How to Create a Receipt

If you run a business, you must not just issue receipts just because local laws require it―you also need to know what it takes to create one. With such knowledge, you would understand what makes up one and why it has to be in the very receipt you’ve been handing to your customers. This is especially important as a recent survey revealed that there are 68% of internet users in the US who prefer to receive printed receipts. The study also showed that only 19% prefer electronic receipts and 8% skip getting their receipts after making transactions. In addition to that, Bloomberg reports that 70% of US consumers are more apprehensive about receiving digital receipts as it poses the risk of getting hacked which puts their personal information at risk. That said, we give you a step-by-step guide that can help you come up with your receipt that you can proudly hand to your customers after every successful transaction.

Step 1: Lay Out Your Business Details

If you take a look at a sample receipt, you will notice that its topmost part consists of the business details. So, for the first step of making your business receipt, you need to determine what goes into your business details or your store information. This part should contain your store name, store and/or office address, contact numbers, and website or social media links. You may also include any important numbers such as your registration number. You must secure this information before anything else as it is not only the first part of your receipt but this also serves as a way for people to identify your business. Other than that, it also provides the details that your customers can get in touch with you.

Step 2: Provide Space for Date and Time of Purchase and Receipt Number

This section is important for both the business and its consumers. On the business’ end, this element is essential when making financial statements and other necessary sales-related reports. Without receipts, people will question the accuracy and credibility of your statements and reports. Also, it will be quite challenging to determine and comprehend the performance of the business without receipts. On the customer’s end, this section helps them prove their claims and guarantee any replacement and return requests. Do not forget to label your receipt with a receipt number.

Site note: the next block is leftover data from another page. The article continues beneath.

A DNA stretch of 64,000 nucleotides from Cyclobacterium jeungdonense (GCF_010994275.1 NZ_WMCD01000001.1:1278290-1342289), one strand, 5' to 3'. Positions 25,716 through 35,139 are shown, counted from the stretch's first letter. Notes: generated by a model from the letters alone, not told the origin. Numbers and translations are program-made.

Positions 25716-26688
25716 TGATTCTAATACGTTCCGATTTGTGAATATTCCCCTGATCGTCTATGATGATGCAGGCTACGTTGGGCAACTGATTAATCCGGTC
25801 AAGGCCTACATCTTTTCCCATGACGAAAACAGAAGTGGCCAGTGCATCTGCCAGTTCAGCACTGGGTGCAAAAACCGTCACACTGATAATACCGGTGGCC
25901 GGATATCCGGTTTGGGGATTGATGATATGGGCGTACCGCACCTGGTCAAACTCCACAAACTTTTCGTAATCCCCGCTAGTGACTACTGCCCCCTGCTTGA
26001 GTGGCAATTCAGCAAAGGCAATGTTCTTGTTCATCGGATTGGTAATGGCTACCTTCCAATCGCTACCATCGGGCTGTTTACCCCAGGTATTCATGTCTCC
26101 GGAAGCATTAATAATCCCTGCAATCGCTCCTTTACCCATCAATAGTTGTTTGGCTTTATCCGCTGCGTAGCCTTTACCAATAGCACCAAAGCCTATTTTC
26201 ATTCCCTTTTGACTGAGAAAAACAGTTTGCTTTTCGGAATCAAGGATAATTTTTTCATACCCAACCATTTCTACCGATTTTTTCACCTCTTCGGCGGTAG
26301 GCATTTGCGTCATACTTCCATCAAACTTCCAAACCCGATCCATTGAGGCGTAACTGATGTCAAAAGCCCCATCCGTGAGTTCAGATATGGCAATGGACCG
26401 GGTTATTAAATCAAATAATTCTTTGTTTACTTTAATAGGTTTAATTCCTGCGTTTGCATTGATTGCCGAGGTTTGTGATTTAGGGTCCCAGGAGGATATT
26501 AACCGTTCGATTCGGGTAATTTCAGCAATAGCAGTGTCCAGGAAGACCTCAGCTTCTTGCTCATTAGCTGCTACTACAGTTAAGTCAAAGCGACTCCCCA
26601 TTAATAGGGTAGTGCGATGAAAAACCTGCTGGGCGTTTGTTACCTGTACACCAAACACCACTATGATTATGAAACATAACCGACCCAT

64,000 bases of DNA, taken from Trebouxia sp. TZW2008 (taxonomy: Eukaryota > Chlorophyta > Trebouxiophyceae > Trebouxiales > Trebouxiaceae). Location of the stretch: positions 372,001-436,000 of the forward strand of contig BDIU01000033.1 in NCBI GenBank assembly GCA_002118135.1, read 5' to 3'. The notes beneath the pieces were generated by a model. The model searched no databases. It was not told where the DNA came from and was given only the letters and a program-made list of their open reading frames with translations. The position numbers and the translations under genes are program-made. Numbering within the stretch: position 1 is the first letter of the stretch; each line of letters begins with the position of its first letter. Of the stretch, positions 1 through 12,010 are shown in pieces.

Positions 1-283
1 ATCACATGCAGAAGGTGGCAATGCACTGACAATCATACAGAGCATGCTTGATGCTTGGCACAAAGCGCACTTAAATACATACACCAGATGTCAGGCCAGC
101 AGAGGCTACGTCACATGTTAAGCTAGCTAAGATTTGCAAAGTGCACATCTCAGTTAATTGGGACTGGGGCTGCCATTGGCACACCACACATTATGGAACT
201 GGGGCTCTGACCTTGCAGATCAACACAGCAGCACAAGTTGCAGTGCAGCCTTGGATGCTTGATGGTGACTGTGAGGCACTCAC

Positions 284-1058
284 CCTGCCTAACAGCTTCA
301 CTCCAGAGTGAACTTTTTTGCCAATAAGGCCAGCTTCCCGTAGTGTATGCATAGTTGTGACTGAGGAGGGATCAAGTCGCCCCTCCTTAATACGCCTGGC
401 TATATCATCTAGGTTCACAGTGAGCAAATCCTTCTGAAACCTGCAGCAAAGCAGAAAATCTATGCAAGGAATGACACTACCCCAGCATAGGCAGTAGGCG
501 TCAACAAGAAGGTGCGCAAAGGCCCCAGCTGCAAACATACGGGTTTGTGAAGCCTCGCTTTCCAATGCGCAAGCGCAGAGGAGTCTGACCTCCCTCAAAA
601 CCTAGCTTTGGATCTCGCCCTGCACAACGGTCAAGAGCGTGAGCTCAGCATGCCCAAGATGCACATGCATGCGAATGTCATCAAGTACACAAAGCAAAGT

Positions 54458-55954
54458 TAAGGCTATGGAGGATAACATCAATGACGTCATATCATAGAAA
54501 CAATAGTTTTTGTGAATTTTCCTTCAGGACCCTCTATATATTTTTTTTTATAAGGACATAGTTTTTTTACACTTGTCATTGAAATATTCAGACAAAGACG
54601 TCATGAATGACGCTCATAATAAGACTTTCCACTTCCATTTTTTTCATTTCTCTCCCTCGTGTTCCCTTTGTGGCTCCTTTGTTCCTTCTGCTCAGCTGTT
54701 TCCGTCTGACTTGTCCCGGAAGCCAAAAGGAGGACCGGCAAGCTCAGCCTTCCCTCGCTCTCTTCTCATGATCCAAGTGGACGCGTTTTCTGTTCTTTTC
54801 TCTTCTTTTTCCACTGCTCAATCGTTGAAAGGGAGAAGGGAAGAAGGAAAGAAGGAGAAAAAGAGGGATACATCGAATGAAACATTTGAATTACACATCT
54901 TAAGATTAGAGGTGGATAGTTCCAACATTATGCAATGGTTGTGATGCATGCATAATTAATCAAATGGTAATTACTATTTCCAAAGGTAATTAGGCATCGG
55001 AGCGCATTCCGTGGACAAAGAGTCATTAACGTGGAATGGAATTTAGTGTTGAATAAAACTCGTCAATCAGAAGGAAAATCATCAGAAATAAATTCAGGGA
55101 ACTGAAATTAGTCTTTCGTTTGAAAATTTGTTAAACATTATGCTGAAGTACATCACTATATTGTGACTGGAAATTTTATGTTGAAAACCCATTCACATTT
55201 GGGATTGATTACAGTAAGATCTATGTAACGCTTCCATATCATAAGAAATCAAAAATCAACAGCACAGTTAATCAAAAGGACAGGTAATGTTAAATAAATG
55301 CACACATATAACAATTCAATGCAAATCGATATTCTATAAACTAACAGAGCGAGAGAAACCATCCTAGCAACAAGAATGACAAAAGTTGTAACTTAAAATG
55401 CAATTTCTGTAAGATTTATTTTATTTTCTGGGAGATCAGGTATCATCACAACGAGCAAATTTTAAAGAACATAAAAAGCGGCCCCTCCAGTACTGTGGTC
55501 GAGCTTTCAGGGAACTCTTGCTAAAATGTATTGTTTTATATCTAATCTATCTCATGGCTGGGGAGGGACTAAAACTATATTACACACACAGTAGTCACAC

Step 3: Incorporate the Elements and Format Row and Columns

To prepare for the body of your receipt that contains the details of the transaction, be sure to format the rows and columns. When you format it, do so according to the elements you were planning to incorporate in your receipt. For this part, it often contains the number of items bought, details about the items purchased, and the unit price. The same elements serve as the header indicated in the columns. Keep in mind that a receipt has limited space, so be sure to include only a limited number of columns. You have the option to have a border within your columns and rows, but you can also do without it.

Step 4: Follow the Subtotal, Additional Charges, and Grand Total

Provide a space right below the columns and rows where you can input the subtotal, additional charges, and total. Derive the subtotal by multiplying the unit price of the item by the number of the items bought. Before you arrive at the total amount payable, you need to consider adding an ample space where you can indicate the additional charges. Additional charges include the sales tax, service fees, and so on. Add the extra charges to the subtotal to get the total amount that indicates how much the customer should be paying for the transaction. You can also include here the total number of items purchased.

Step 5: Indicate the Mode of Payment, Amount Tendered, and Change

The customer has the option to pay in cash or check. They also have the option to swipe their debit and credit cards. Be sure to indicate their preferred mode of payment in the receipt. Follow it with spaces that show how much money the customer has placed. And, of course, do not forget to include the change, if any.

Step 6: End Your Receipt with Additional Details

While you can end your receipt with the total, you may still want to incorporate additional details regarding the transaction. It can include the number of the register and the name of the cashier. You can even add a blank space where the customer can write down their name, address, and signature. This part can consist of a short parting message to your customer which often goes “Thank you for shopping with us” or “Please come again.” Keep in mind that this step and its contents are optional and you can still create a sufficient and valid receipt without it.

Step 7: Proofread and Finalize the Contents of Your Receipt